Classic Card Backs!
By Kurt Kuersteiner ©2006 Monsterwax Monster Trading Cards for The Wrapper Magazine

I'm always delighted when I find a set that has both great artwork AND great backs. Usually, it's only one or the other, not both. Great looking sets rarely have equally great backs. And unfortunately, poor looking sets often DO have poor text! Fortunately, there are exceptions, like the classic DON'T LET IT HAPPEN OVER HERE series from 1938. The artwork was really crude--some of the worst ever. But the writing and the topics selected, WOW! There's not a card in that 24 card set that doesn't have an exciting and engrossing tale on the reverse. War, torture, man's inhumanity to man! It made you feel damn lucky you were living a boring life in the peaceful USA! The writing was so good, it made up for the poor art, but you still wished they had a better artist.

When both art and writing were excellent, the result was usually a hit. A good example would be the ever popular HORRORS OF WAR. That set is twice as nice because you see something that grabs your eye and when you flip it over to read about it, you're appetite to learn more is richly rewarded. The fact that what you're reading is historically accurate only adds another dimension of pleasure to the experience. But that doesn't take anything away from pure fantasy. JETS ROCKETS SPACEMEN was a 1950s   example of Bowman's brilliance (not to mention the George Moll Advertising Agency). The 108 card space saga was every bit as good as anything Flash Gordon or Buck Rogers could conjure up!

In the 1960s, Topps and others began filling backs with stupid puzzles. What a waste of space! Fortunately, they still made some wonderful exceptions. Mars Attacks, Civil War News, and Outer Limits were all delightful examples of original writing that make collecting the addictive art a pleasure beyond first appearances. It's like taking a gorgeous gal home from the bar drunk, then waking up in the morning and discovering she also has a great personality! (Not that I would have any real experience in such matters.)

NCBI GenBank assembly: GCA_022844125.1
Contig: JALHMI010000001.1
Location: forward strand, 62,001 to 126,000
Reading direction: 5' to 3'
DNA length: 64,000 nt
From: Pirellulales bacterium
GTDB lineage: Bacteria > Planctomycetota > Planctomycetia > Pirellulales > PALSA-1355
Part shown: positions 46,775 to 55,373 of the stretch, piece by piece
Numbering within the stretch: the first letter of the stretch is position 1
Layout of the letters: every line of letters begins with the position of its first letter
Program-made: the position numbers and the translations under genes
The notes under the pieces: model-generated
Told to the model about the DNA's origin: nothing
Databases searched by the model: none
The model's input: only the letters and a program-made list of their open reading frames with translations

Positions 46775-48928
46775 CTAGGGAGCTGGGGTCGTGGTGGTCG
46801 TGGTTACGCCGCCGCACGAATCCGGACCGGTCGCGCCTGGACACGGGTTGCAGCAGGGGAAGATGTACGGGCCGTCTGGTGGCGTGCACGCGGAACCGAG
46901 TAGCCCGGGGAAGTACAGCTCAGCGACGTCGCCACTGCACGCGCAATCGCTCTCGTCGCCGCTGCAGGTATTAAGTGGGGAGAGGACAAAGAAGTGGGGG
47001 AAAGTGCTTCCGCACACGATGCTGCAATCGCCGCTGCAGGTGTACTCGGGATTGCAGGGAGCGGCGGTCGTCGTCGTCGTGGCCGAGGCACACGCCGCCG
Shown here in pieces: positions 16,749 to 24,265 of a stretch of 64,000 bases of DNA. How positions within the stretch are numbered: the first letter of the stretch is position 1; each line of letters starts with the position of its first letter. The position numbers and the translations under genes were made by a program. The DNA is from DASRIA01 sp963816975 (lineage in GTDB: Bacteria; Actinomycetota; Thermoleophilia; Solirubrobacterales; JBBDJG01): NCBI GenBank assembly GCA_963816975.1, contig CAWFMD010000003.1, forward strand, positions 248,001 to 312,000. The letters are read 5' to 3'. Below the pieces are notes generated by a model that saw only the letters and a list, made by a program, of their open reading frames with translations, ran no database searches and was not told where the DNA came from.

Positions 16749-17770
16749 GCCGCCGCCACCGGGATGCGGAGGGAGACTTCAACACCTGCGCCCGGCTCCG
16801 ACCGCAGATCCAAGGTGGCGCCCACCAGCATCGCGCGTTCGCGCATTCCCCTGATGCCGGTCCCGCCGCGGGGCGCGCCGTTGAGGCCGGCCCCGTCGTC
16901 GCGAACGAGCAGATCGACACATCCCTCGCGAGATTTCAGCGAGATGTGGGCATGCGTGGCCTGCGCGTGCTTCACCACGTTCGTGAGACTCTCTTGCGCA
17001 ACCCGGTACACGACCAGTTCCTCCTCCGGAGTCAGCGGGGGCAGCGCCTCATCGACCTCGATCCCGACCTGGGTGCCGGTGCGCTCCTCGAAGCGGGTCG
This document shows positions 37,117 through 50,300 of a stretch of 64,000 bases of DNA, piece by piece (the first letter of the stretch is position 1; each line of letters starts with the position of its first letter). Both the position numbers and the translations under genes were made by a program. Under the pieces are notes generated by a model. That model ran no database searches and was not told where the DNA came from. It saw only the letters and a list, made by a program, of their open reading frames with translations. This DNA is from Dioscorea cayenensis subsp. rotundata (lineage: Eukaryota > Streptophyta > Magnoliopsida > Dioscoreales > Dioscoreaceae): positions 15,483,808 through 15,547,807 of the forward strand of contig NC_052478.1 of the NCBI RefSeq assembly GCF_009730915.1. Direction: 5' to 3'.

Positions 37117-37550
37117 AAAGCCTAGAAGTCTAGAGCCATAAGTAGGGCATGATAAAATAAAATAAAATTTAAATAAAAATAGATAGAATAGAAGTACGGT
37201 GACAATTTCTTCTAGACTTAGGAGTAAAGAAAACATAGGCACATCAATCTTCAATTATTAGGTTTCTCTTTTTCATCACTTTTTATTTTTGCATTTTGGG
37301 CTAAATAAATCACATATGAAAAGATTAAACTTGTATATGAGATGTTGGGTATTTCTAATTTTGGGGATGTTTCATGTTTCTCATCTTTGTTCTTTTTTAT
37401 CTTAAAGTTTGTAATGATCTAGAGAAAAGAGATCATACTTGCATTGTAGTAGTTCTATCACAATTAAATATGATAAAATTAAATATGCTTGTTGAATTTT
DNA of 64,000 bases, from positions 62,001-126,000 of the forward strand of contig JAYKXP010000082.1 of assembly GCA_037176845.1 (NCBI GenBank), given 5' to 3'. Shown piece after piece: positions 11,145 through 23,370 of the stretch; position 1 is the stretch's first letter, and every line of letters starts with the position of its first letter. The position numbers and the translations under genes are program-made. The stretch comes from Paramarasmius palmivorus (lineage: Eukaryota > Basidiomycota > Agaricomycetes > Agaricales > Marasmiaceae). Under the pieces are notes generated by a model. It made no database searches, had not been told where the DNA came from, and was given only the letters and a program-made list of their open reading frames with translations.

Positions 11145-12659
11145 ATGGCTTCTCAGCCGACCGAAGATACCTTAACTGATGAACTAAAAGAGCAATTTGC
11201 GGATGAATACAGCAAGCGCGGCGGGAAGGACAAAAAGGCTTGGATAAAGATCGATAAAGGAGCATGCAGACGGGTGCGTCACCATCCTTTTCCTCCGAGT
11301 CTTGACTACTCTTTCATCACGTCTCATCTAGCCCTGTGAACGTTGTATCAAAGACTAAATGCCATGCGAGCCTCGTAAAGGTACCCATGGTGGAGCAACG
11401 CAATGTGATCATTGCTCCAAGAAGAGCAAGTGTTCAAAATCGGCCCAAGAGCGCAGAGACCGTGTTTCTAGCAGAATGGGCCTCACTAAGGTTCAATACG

Another wonderful example of often overlooked classic writing is the back of TERRROR TALES. Someone at Topps wrote not 55, not 66, but 88 original tales of strange and mysterious happenings! That's an expensive and difficult set to buy today, but you can still read the great stories for cheap when you buy a set of FRIGHT FLICKS, since the stories were recycled for that series as well. The stories read like synopsis of episodes from Twilight Zone or One Step Beyond. Check this one out:

"Tenants at Whipton Apartments had gotten used to the sound of trains passing in the back at night. One boy, to be brave, decided to cross the tracks. But when he got to where the tracks should have been, there weren't any." (Insert Twilight Zone music here.)

Today, few cards offer original writing. Most are summaries of TV shows and movie plots, or artists explaining why they used this or that color to paint this or that card. BORING! The pursuit of licensed products with a pre-sold audiences has taken away the inspiration that encouraged card companies to be creative in the first place. But I expect that will change over time. Like everything else, the pendulum will eventually swing back the other direction. And when it does, I'll be there, waiting to snatch them up and read 'em like I did when I was a kid... albeit, with much thicker glasses!


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